I became rather alarmed about a decade ago to find that my little daughter had developed a fondness for Top Gear, leading to no little trepidation as to her likely future taste in males. It began in a Paris hotel, where we were visiting Disneyland Paris, when (aptly) her cousins took control of the remote and wouldn't allow her watch anything else. Mercifully, it later emerged that her favourite presenter was James May - actually pretty much the antithesis of Clarkson. May (and here I suspect I'm talking as much about the real James May as the TV personality) has wit, intelligence and above all irony, perhaps the most essential instrument of survival in the era we contemplate.
May and Clarkson can be advanced as representing the dichotomy outlined by Robert Bly in his seminal book Iron John - between the 'Wild Man' and the 'Savage Man'. For Bly, the two were opposites: one a benign archetype which every man must access if he is to become an adult; the other a weakling affecting hardness. The Wild Man has, through pain, discovered his own centre, the Savage Man is filled with rage because his heart is numb. According to Bly, the Wild Man's vital qualities have been caged in the modern male by the processes of capitalism, industrialisation and organised religion. Most men tend either to remain chained or burst out into savagery.
This insight helps to explain why someone like Clarkson is seen as an alpha male, a "real man" standing up for lost masculine values, an idea so far off the mark it would be laughable if it weren't so dangerous. In truth, he's a pussified yob-baiter hiding behind a macho persona.
It's interesting that Clarkson was this week reportedly reduced to violence by the discovery that, after "a hard day's filming", he was expected to dine on soup and a cold meat platter, rather than the steak and chips he'd been expecting. After a shift making bad jokes, the labourer craved his red meat but was sat before a Guardian-ista's dinner of lettuce and salami.
There's a world of distance between alpha-male masculinity and the macho man. A masculine man is steadfast and rooted, centred within himself. A macho man is emotionally and existentially incontinent, spewing his insecurities in every direction via the codes of aggression and narcissism. A real man could survive on lettuce for six months; a macho man needs a large steak in front of him, less for nourishment than to announce his manhood.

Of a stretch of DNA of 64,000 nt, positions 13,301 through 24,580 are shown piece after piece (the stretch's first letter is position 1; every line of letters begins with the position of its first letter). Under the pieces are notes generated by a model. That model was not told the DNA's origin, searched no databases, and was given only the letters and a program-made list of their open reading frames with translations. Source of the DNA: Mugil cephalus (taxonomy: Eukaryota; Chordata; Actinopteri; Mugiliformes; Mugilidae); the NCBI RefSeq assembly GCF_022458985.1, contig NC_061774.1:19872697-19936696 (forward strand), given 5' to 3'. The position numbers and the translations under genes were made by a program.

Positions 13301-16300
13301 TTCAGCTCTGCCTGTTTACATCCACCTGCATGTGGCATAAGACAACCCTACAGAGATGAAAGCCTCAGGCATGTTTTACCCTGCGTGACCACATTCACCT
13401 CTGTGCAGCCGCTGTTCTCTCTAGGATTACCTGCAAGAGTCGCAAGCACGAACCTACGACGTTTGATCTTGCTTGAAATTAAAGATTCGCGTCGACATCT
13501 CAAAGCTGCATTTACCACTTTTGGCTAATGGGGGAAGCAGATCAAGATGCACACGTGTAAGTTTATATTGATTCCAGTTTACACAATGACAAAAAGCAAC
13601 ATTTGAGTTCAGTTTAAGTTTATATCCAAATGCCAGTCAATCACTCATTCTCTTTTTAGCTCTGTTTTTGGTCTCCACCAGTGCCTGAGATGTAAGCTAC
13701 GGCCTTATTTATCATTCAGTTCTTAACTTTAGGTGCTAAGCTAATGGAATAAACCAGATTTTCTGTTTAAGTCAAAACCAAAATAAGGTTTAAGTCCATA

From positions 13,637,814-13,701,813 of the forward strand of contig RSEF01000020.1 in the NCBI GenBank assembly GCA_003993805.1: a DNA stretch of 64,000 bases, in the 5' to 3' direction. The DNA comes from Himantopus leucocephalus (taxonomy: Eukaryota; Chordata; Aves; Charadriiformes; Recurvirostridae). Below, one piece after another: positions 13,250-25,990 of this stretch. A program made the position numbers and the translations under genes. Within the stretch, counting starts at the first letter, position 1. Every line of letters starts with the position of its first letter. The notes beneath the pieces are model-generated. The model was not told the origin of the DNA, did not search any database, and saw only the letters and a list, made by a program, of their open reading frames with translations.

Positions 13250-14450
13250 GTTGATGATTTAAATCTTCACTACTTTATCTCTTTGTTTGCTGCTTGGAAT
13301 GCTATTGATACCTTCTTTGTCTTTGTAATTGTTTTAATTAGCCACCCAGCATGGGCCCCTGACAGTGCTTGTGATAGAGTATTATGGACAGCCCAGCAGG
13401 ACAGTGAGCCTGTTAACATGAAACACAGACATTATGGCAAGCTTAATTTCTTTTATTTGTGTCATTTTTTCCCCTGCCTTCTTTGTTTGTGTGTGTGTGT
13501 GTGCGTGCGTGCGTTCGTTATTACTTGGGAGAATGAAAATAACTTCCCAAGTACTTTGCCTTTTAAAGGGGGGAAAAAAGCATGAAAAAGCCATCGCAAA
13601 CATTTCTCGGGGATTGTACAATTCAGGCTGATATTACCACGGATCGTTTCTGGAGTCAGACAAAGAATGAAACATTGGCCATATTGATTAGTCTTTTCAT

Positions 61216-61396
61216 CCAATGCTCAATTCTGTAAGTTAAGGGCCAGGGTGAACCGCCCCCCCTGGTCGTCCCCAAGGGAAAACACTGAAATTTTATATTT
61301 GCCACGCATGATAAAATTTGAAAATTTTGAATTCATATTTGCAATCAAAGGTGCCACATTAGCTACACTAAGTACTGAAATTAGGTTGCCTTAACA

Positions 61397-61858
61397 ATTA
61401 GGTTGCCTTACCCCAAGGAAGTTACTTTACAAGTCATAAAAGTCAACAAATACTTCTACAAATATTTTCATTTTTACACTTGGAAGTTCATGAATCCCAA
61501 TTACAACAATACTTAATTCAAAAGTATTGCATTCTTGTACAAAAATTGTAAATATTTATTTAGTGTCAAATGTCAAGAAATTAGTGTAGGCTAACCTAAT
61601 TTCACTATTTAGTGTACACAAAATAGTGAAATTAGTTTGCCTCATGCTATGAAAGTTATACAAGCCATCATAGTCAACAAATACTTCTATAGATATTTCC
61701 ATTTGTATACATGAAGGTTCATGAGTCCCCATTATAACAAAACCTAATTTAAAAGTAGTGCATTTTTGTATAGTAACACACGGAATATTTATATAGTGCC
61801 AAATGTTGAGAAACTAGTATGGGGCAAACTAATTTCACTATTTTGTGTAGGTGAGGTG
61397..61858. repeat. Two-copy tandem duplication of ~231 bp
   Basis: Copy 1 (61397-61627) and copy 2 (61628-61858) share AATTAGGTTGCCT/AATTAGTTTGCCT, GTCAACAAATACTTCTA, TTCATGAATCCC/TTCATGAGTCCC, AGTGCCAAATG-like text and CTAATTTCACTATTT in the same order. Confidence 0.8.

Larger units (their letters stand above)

A macho man is a weak man pretending to be masculine - and is generally found to be someone who has spent too much time around women, trying to ingratiate himself and attract their attention instead of burrowing into his own soul. Deprived of a convincing male mentor, he has never learned how to be a man, and so must project a fake masculinity to conceal his deficit. An alpha-male is something different, being a man who has gained control over his masculinity and father energy, and is therefore able to instil confidence in others and suggest himself as a potential leader if the effluent hits the extractor. Clint Eastwood presents as a true alpha male, as does Robert De Niro, Alex Ferguson and Brendan Gleeson. Clarkson is closer to Bly's Savage Man. Oasis, interestingly, contained both elements in the contrasting personalities of the Gallagher brothers: Noel the Wild Man, Liam the Savage.
I think of men like Clarkson as, culturally speaking, the enemies of men because they sell out their sex by playing an easy and self-serving game for which many other men end up being penalised. Without such males, radical feminism would have a harder job purveying the kinds of untruths it has succeeded in making axiomatic in our culture. The young man of today, seeking a model for the path forward, is confronted by a pseudo divide between the New Man and the Macho Man - terms corresponding approximately to Bly's notions of the Savage and the Wild. Hence, at the point of entry into manhood, males are led to believe they must choose between troglodyte and wuss.
Feminism, in its obsession with the phantom enemy "patriarchy", long ago launched a tactical war against masculinity, though not against the macho man - instead sneakily trading off a confusion between the two concepts of human adult maleness. It's the strong "silent" Wild Man who represents the real threat to the agenda to utterly wussify society and silence for good the voice of fatherhood in the world. Clarkson is a Savage Man who offers no threat to this agenda. On the contrary, by influencing and misleading young men into thinking loutishness or sexual incontinence are the ways of the "real man", the antics and pronouncements of such figures serve to vindicate the "toxic masculinity" thesis so vital to the noxious radical feminist agenda.